Yet Dick Van Dyke is not the only series that owes its existence to Danny Thomas. This series had three spin-offs, two from backdoor pilots starring Andy Griffith and Joey Bishop, and then another vehicle tailored for recurring character José Jiménez, an iconic figure created by Bill Dana on The Steve Allen Show in 1959, introduced on Thomas’ series in 1961, and given star treatment in 1963. Dana’s show is definitely a time capsule of dubious taste (even by the era’s standards), but The Andy Griffith Show would become one of the 1960s’ most important and beloved comedies, and it’s thanks to Thomas’ television empire that it was born. We’ll talk more about that show when it comes up in a few months. The Joey Bishop Show, meanwhile, started with another show biz work/home premise but actively took on more traits associated with Danny Thomas and Dick Van Dyke when subsequent seasons gave Bishop a wife, a kid, and a live audience. However, by 1962, such changes to Joey Bishop — subject to its own Wildcard treatment soon — would be done as much to emulate the waning Danny Thomas as to match the up-and-coming Dick Van Dyke. This is one of the themes we’ll be exploring in THIS coverage too, for while it’s not so much that a lot of Danny Thomas wound up in Dick Van Dyke (no, Carl Reiner’s vision stood on its own), we’re going to see that it’s actually MORE so that Danny Thomas, just like Joey Bishop, began to resemble Dick Van Dyke. And why not? Dick Van Dyke, like Lucy, is far superior to Danny Thomas, for even though they all have much in common, the character work on those two classics, courtesy of great writers such as Jess Oppenheimer and Reiner, is unlike anything observed here. Yes, Danny Thomas has a strong persona in its star, but it otherwise treats its kids as run-of-the-mill kids, with no unique definition, and uses “his wife” — whether it’s Hagen or Lord — merely as her position in the family and to Danny would suggest. And in the production of true-blue classic half-hours, this show has a handful, but there’s simply no competition. That’s why Lucy and Dick Van Dyke, both of which traded in crossovers with Thomas, are seminal and Danny Thomas is just a link between them.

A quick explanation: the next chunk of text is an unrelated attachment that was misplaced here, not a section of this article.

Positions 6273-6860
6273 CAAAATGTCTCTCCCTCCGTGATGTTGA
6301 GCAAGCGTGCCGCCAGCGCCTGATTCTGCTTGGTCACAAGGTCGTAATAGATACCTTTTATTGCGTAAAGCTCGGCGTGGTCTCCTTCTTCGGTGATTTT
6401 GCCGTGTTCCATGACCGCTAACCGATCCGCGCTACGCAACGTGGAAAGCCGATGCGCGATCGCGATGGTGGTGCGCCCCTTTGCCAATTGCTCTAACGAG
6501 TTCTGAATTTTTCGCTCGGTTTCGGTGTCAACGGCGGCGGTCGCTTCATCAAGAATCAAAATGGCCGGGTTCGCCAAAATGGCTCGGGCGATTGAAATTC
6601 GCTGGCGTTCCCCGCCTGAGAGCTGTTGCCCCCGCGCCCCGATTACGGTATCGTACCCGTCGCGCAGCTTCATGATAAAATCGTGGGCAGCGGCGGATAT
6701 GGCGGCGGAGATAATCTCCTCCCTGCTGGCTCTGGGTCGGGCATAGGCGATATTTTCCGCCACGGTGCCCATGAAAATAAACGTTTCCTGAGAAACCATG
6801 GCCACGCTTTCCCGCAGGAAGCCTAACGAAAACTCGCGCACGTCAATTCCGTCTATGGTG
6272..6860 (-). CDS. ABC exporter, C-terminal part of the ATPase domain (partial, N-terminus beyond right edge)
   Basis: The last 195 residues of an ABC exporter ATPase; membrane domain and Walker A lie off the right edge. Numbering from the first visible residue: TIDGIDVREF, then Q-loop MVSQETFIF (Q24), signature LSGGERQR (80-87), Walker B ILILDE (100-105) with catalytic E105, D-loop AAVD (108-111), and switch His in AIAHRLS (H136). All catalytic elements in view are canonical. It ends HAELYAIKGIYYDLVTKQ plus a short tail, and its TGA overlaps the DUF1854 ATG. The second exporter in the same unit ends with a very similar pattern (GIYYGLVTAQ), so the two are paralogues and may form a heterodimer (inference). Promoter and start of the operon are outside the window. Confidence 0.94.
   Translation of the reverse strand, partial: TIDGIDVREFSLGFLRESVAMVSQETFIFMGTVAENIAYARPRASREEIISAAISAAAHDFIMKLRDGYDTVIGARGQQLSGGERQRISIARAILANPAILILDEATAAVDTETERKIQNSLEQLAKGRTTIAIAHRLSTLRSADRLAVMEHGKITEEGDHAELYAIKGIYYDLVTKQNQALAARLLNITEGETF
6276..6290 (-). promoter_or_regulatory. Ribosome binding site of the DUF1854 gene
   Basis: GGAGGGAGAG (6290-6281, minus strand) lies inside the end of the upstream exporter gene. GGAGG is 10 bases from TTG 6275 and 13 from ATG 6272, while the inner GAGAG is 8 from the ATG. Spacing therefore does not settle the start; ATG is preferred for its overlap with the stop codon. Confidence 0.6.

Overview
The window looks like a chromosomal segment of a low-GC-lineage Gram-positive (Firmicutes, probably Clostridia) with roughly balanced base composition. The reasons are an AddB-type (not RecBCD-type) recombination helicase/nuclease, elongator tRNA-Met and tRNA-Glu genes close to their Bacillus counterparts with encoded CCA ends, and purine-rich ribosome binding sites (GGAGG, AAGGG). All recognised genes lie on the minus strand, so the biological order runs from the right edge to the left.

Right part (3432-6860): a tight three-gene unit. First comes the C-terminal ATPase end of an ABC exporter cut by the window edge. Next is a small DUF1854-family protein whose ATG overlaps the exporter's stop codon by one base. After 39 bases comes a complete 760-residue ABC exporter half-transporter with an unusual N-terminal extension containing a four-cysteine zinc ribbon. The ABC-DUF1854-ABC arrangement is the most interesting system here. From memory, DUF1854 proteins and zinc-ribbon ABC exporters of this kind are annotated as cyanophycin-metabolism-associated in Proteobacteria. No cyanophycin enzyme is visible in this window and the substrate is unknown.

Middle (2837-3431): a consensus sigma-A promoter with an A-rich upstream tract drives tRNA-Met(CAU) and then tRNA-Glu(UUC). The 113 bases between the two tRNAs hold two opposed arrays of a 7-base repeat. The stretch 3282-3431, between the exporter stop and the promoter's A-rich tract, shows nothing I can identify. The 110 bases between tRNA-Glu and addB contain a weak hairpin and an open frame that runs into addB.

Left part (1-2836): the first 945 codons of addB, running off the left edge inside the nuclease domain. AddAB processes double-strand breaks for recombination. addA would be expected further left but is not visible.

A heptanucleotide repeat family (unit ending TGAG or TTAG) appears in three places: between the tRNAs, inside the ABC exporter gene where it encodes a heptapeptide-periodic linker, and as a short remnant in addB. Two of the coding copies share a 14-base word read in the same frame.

Fortunately, Danny Thomas — throughout its run — still has more laughs than most shows of the late ’50s, which means it actually does what it’s supposed to do as a comedy, and along the way it packs a lot of surprising humanity, too. Not in the moments where Danny righteously defends the nobility of his profession against a world that doesn’t take him seriously (which happens far too often and is too self-important), but in the regular interactions with characters who, however thinly defined in comparison to those on the best shows of the period, are still played with enough authenticity that they feel like real people. (Certain seasons are better at this than others, and one of the criticisms we’ll see later is that the characters start behaving more like characters; however, there’s always an appealing sincerity that helps liken the show more to Dick Van Dyke than Joey Bishop.) This is a credit to the cast, including the child actors, who, however smart-alecky their lines, instill a truth in them that’s endearing. But a lot of this comes from the text, and it’s there right from the start — in the first season, which was overseen by its creator, Melville Shavelson, a former feature writer who would go on to team with Sheldon Leonard to make one of the most similarly humane comedies of the transitional late ’60s: My World And Welcome To It (discussed here). Shavelson wrote the Daddy pilot, using a premise suggested by Thomas (about how he works so much his kids don’t know him), and stayed on as “story consultant,” a term that essentially meant “headwriter,” for almost all the Hagen years, leaving the last half of Three to the rest of the staff and Leonard, who had joined as a director a few weeks into the run and became the most guiding creative force on the show, wielding more power than any future “story consultant,” including Arthur Stander, who began in Four and left near the end of Seven (thus presiding over the show’s best years and with the longest tenure), and notable scribes like Jack Benny‘s Milt Josefsberg and Sid Caesar‘s Danny Simon, both of whom only stuck around for less than a year each…